My original plan had been to do a 2-day hike from upper Econfina to Hwy 20, an 18 mile hike alongside beautiful Econfina Creek. Hamstring tendonitis effectively nixed that idea, but I did get to hike a portion of it with my hiking companions before I had to leave them and turn back at just under 3 miles. Nevertheless, I was able to experience some of the trail and get some great photos along the way.
The trail head starts on Scott road (locals refer to it as Scott’s Bridge Rd) at a Florida Trail Association (FTA) maintained parking area. There is adequate signage from Hwy 231 directing travels to the parking area, but just to be on the safe side, once you turn onto Scott Rd you’ll curve gently to the right and follow the road for about 2 miles until you reach the parking area on the left. From here, hikers will enter the trail head at the kiosk and begin their hike.
Upon arriving at the trail head everyone piled out of the truck, donned their gear and posed for the obligatory group picture. Then it was a brisk walk past the kiosk to pick up the trail head. Very quickly we left the drier piney woods to delve into the cool, shady hardwoods. During wet weather the trail can get mucky but the FTA was kind enough to install numerous plank walk ways skirting past the worst of it. Still, hikers can never be too careful and should always take care where they step. As the trail progressed a pattern of gentle ups and downs emerged lifting us onto small bluffs and dropping us back down into low areas.
It wasn’t long before the sound of running water could be heard and soon we were hiking alongside Econfina Creek. On this mild spring day we were fortunate enough to spot a trio of paddlers enjoying a leisurely float downriver. Our group pushed forward taking in the sights and smells of blooming Mountain Laurels, wild Azalea’s, and Fringe trees dangling over the creek. Occasionally the relatively tranquil creek would roar louder as the water coursed over shoals in the limestone karst. We’d have to return another day with kayaks to test our mettle on the creek — the upper section can be challenging at low & high water levels.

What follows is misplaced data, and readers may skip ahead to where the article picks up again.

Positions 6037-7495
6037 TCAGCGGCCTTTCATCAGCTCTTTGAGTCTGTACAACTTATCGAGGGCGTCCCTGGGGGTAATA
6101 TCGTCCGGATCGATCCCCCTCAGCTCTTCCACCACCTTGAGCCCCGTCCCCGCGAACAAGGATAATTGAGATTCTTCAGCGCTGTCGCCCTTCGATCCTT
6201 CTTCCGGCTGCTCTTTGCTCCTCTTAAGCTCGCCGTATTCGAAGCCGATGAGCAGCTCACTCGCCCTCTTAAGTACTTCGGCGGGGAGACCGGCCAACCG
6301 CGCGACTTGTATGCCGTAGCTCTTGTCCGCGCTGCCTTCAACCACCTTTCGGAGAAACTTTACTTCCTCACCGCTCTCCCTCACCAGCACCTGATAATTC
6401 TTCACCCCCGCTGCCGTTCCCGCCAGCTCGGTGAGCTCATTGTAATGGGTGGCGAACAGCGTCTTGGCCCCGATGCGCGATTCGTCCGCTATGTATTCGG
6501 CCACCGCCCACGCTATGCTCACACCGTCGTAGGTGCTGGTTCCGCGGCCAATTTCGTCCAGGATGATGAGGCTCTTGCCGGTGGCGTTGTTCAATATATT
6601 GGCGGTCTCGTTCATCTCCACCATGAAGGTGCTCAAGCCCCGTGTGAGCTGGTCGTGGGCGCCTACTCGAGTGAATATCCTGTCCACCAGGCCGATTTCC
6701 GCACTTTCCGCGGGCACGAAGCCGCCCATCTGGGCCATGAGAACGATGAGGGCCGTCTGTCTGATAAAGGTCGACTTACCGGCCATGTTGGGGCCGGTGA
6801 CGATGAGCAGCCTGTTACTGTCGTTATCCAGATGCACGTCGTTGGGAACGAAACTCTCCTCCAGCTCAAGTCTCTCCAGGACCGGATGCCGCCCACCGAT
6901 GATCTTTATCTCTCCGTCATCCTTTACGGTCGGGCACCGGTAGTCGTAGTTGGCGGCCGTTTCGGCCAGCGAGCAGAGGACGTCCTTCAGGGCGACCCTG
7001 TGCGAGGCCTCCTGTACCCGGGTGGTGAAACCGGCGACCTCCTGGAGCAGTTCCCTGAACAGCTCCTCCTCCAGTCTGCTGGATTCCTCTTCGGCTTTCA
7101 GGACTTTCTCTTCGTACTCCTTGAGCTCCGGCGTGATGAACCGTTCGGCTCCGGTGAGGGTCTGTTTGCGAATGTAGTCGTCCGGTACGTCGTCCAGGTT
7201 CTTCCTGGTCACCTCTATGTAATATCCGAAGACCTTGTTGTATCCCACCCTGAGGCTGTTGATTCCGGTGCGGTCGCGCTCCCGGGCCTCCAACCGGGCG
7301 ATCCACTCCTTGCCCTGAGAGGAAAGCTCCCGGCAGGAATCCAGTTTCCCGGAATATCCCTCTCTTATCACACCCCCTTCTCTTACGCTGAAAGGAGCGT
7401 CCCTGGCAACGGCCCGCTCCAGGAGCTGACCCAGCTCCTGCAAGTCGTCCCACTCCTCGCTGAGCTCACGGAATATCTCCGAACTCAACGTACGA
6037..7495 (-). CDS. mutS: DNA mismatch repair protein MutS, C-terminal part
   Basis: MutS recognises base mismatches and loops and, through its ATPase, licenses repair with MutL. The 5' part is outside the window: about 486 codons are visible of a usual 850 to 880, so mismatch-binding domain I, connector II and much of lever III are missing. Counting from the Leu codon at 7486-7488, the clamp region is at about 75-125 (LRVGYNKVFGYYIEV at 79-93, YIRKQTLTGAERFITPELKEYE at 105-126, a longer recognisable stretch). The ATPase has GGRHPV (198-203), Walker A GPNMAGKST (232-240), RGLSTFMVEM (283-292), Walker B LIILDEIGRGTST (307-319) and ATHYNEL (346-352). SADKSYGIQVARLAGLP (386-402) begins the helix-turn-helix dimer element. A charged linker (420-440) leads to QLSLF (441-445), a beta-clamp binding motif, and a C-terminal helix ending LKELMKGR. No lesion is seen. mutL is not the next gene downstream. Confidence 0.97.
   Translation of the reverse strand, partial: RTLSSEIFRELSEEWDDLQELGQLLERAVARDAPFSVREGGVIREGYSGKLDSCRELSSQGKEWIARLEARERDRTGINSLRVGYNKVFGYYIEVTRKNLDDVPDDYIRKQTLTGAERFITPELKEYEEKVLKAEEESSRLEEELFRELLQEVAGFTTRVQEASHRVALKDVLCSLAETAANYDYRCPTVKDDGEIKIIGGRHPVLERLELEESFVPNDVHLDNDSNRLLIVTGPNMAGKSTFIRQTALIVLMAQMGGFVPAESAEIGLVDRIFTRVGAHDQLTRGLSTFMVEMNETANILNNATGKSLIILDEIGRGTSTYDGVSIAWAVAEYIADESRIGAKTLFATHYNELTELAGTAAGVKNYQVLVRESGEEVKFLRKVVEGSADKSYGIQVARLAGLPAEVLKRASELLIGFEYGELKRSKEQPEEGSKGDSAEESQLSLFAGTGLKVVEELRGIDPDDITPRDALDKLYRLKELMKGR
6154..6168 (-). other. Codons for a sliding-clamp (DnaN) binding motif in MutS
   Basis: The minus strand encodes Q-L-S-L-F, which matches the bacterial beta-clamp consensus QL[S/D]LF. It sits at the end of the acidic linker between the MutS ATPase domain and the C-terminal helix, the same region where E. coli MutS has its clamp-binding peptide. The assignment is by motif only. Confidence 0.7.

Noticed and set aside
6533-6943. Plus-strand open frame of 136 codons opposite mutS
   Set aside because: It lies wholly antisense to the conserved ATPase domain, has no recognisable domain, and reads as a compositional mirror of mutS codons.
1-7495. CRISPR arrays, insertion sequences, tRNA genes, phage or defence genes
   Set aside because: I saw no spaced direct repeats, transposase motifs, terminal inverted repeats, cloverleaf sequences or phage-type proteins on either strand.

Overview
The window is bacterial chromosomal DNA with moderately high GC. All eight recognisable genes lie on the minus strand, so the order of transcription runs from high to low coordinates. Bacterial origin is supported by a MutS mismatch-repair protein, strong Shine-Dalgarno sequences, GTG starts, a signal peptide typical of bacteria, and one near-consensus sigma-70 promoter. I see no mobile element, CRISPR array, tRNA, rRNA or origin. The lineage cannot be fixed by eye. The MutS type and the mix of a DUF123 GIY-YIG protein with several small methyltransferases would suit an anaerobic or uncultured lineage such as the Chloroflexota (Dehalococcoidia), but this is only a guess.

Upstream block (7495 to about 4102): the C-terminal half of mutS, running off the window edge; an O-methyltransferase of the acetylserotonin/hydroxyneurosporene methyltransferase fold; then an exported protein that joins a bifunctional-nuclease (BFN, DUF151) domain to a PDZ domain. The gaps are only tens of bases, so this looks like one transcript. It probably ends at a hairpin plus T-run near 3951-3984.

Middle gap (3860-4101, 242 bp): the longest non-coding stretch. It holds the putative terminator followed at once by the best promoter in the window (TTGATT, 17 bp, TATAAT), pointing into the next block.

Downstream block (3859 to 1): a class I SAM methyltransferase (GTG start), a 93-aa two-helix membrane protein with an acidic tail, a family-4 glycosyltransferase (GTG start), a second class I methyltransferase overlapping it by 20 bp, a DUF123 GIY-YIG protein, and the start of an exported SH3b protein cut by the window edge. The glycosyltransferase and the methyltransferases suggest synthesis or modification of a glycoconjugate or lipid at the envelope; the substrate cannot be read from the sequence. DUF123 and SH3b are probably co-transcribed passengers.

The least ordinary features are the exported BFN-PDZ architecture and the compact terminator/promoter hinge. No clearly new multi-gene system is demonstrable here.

At about the two mile mark we came upon Two Penny Bridge. This sturdy wooden suspension bridge was erected by volunteers of the Florida Trail Association. Our group took several minutes to cross simply because we wanted to soak in the view and take photos. The FTA did a great job on this bridge After leaving the bridge we passed through a small grove of American Beech and proceeded on to a small waterfall.
According to the trail map the waterfall is located about 2.6 miles from the Scott’s Rd. trail head. We paused here to take photos and then, due to my injury, I left my companions and started the trek back to the vehicle. As much as I hated not being able to finish the hike with them, I welcomed the opportunity to focus on my photography. The great thing about doing a solo hike is that you can take all the time in the world to take in the scenery and really find the perfect camera angle for interesting objects.
I met several hikers on my way back, stopping to talk with a couple of them. Most seemed to be out enjoying the spring flowers and would ask me if I knew what they were. It was during this leg of the hike that I was also able to get photos of kayakers beneath Two Penny Bridge. The hike back was mainly uneventful until I reached the spur trail leading to the parking lot. Here I ran straight into a grizzled man wielding a machete. Fret not, I have it on good authority that he was doing trail maintenance. Nevertheless I do think I’ll be looking into personal protection items like pepper spray or a good knife for my next outing.